Picture frames protect the images that are reminders of the important things in life. However, the protective glass is not impervious to accidents or acts of God. If a crack develops in a picture frame, it may be possible to repair the crack without the glass fully shattering so that the image looks like new. Repairing cracks in all kinds of glassware is similar. The important difference when working with a picture frame is to make sure to protect the picture from being damaged.
Consider replacing the glass in the picture frame rather than attempting to repair it. If the crack is major and the picture frame is of a typical size, many glass supply houses will have precut pieces of glass that can be used.
Take the picture out of the picture frame. Do this slowly and carefully to make sure that the picture is not damaged and that no shards of glass are lost.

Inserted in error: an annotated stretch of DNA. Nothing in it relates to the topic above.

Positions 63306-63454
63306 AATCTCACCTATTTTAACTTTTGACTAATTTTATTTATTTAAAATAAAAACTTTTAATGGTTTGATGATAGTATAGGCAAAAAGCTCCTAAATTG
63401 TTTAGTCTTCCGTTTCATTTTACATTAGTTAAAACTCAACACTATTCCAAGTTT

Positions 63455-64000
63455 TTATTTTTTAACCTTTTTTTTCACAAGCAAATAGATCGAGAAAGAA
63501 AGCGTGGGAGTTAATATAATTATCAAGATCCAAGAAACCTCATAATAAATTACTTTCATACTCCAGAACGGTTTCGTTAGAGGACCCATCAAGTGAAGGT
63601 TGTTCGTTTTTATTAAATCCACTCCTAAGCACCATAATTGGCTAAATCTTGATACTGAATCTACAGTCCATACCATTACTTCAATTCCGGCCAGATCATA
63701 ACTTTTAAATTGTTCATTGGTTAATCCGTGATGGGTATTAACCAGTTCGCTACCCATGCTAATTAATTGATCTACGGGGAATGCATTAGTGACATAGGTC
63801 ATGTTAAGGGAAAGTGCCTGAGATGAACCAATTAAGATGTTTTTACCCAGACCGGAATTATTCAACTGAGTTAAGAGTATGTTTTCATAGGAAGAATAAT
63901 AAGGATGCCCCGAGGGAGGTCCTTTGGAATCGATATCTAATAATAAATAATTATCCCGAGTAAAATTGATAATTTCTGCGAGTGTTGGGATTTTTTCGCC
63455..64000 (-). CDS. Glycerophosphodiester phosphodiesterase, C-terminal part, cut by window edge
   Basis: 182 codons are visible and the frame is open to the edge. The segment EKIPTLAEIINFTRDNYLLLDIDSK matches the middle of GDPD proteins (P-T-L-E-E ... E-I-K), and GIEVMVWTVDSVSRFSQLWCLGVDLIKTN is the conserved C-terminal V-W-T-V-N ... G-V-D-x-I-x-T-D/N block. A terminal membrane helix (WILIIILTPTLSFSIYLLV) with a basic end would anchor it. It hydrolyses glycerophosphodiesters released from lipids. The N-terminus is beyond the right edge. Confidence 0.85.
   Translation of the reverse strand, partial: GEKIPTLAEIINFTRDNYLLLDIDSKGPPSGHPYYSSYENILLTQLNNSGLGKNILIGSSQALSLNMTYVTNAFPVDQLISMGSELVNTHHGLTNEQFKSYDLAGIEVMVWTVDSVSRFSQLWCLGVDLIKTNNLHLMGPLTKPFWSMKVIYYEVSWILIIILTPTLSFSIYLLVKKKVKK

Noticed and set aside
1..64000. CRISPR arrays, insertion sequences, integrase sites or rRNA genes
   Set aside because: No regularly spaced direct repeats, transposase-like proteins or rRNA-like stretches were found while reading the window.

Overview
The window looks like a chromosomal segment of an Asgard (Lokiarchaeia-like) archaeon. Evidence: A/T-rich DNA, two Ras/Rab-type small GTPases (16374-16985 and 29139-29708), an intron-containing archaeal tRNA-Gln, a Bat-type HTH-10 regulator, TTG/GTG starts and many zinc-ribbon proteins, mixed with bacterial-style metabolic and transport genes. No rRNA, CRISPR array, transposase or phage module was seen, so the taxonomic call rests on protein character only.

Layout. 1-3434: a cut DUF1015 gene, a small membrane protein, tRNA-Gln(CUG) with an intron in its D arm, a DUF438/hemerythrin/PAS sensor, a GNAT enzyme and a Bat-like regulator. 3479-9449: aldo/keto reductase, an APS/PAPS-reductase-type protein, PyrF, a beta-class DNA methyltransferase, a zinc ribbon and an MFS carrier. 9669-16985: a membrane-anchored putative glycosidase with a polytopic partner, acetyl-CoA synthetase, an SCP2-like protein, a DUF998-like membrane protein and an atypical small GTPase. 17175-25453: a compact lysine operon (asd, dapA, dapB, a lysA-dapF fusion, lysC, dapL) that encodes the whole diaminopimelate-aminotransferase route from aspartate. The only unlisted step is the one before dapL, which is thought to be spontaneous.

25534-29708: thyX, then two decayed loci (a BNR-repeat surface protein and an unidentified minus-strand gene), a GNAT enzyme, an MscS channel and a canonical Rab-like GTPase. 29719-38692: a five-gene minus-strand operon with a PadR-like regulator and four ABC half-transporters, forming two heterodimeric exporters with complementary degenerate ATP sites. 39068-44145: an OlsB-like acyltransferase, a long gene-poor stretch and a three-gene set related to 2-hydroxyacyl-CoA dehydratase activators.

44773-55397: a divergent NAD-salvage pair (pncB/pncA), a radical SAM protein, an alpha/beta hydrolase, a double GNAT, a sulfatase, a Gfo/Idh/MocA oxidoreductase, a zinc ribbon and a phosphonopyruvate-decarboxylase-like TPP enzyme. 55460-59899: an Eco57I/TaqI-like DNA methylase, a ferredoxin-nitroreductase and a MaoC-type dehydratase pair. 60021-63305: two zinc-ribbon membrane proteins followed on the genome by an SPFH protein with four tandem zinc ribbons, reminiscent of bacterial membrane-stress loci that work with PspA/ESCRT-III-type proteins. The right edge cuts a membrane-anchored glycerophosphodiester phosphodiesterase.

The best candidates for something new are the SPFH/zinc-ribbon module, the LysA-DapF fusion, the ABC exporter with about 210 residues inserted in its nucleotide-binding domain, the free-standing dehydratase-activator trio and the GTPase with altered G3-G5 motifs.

Insert a razor blade in the crack to open it a touch wider with a rocking motion. Do not press too hard or the glass may shatter. Leave the razor blade inserted to provide space between the shards of glass for the insertion of the cement.
Heat the cement to be warm to the touch and then press the cement into the crack. Use number 200 cement for all glass. Remove the razor blade to close the gap.
Bind the edges of the crack in the glass together evenly. Removing the razor will leave a slight gap between the shards. Before the cement dries, move the glass together as closely as possible and hold it in position with tape or a C-clamp (C-clamps are tools that look like the letter C that have a screw portion that can be tightened or loosened to keep things in place). Binding the shards makes sure that they do not move out of place before the cement dries.
Dry the cement based on the instructions that came with the specific brand that is in use. Only after the cement is completely dry should the picture be reinserted into the picture frame.
Remember that you are working with broken glass. Take all precautions necessary to avoid cutting yourself. Work patiently and avoid sharp edges whenever possible.